Professional Service Firm Governance: Five Things the Management Team and Board Must Do to Work Well Together
Dave Wedding, Chairman, Partnership Board and Managing Partner, Mid-South Market Territory at Grant Thornton LLP, and Mark Masson, a Principal, Axiom Consulting Partners, co-authored this whitepaper that explains why and how boards and management teams at professional service firms can work better together to sustain momentum and drive profitable growth.
“Too often boards and management teams at firms see each other as hurdles to be cleared. Power politics and a long list of initiatives get in the way and hold down results. Here’s how the board and management team can work together better to sustain growth:
• Determine and then live by who makes what decisions, why and in what time frame.
• Engage the broader partnership.
• Develop a shared view of the most critical strategic priorities for both the board and management.
• Leverage strengths and set clear expectations (of each other).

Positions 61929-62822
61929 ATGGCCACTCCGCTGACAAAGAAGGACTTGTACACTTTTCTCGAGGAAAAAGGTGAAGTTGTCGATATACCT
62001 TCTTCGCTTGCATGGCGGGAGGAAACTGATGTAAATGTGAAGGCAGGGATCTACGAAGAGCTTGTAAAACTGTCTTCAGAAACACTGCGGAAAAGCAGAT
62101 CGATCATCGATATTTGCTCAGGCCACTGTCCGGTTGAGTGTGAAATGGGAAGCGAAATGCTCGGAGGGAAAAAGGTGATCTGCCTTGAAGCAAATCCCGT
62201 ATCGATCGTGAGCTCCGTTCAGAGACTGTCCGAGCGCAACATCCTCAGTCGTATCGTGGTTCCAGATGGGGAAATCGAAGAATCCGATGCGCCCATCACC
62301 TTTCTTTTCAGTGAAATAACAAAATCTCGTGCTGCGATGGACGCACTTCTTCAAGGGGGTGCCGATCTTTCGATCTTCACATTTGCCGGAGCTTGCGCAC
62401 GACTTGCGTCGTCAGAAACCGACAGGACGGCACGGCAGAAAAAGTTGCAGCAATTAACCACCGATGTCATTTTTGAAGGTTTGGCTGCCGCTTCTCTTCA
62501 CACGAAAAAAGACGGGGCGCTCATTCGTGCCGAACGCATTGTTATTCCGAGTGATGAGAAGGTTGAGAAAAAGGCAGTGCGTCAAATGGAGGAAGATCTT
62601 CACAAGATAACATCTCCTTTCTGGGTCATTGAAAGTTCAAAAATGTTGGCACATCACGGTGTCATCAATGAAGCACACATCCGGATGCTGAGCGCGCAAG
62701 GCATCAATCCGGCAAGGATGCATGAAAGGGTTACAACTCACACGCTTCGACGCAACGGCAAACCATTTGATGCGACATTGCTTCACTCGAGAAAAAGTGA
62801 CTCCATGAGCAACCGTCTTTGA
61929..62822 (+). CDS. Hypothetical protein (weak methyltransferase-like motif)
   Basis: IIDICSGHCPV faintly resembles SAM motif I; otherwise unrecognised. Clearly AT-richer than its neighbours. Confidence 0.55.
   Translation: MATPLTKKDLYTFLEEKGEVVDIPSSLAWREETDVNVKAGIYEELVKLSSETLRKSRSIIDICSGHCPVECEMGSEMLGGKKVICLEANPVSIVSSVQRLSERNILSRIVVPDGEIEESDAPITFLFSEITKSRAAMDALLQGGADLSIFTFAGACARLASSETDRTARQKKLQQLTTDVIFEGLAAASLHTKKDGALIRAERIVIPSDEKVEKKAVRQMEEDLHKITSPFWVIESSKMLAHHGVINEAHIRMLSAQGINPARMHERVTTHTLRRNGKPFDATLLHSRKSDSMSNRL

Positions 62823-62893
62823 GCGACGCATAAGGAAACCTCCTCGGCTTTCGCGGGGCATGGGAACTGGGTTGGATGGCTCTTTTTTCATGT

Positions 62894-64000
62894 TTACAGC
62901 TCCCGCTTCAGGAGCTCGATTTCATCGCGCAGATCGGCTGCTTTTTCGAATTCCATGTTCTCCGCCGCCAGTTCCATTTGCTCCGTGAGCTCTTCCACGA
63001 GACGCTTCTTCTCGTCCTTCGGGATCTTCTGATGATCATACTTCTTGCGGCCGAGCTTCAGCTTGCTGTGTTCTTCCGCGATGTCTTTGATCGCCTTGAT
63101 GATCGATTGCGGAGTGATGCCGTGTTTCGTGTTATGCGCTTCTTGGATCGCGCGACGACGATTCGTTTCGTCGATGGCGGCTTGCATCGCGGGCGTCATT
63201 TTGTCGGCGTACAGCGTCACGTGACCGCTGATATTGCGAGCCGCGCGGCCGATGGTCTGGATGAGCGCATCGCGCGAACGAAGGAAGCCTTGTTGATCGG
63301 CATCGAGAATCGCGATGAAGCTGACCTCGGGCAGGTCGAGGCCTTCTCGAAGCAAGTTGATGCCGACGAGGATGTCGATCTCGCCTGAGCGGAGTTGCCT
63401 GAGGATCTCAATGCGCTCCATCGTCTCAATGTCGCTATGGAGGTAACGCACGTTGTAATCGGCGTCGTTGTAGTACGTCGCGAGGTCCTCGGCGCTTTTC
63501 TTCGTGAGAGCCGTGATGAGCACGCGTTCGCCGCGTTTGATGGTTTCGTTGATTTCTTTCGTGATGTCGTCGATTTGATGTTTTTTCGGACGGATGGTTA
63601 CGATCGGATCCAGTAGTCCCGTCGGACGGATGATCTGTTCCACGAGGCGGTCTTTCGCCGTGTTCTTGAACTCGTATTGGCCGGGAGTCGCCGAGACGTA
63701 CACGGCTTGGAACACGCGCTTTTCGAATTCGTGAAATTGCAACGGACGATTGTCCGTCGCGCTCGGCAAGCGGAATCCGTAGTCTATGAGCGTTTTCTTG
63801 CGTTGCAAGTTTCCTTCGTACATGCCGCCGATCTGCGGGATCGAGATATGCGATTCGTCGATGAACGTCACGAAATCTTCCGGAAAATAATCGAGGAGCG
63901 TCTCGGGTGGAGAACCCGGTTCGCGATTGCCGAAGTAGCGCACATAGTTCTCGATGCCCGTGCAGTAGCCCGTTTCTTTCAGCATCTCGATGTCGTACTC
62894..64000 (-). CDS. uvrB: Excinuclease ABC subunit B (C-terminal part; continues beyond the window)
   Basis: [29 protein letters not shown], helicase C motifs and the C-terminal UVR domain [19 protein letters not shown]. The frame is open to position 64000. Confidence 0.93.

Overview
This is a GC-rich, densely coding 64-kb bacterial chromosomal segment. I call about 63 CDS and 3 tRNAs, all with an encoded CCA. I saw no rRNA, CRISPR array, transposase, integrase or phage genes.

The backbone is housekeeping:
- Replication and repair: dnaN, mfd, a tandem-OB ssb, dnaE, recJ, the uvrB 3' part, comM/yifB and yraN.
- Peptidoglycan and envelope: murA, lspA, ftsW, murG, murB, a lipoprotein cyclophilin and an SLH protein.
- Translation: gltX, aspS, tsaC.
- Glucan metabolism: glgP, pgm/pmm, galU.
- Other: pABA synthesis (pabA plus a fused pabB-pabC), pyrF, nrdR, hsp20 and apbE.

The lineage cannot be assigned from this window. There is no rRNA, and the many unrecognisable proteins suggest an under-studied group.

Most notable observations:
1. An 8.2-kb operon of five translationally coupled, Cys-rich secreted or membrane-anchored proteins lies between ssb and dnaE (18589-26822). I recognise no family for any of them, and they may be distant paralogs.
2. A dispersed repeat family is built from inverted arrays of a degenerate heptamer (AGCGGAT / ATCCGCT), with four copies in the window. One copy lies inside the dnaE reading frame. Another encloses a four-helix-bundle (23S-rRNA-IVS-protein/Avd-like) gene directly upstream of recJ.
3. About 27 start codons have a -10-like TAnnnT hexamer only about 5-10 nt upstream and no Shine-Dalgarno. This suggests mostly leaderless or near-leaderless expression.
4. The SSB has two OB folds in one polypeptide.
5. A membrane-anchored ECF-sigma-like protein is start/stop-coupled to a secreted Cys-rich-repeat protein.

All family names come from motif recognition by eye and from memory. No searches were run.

• Speak and act with one voice.”
Dave and Mark conclude: “Governance takes more than what is on the surface to successfully lead and sustain a firm’s momentum. Even the most gifted leaders often find the challenge of driving change difficult. Tuning the hard code and soft code of governance to get, and keep, the board and management team working together effectively for the partnership pays real business dividends.”
Accounting Today (8/30/16) features a high-level article on governance by Dave and Mark that summarizes many of the points in the whitepaper:
“Nobody likes a back-seat driver, and nobody feels safe when the two people in the front seat are arguing about every element of a road trip. The same is true in a partnership. When management and the board disagree on direction, managing growth or any other key decision, the entire organization is at risk. Partners feel unsafe…This is particularly true in accounting firms and other partnerships. Power struggles abound. Managers and directors sometimes view each other as hurdles to be cleared —and they keep information from each other. Issues of pricing, client acquisition or talent management get ignored, and ultimately, overall growth suffers.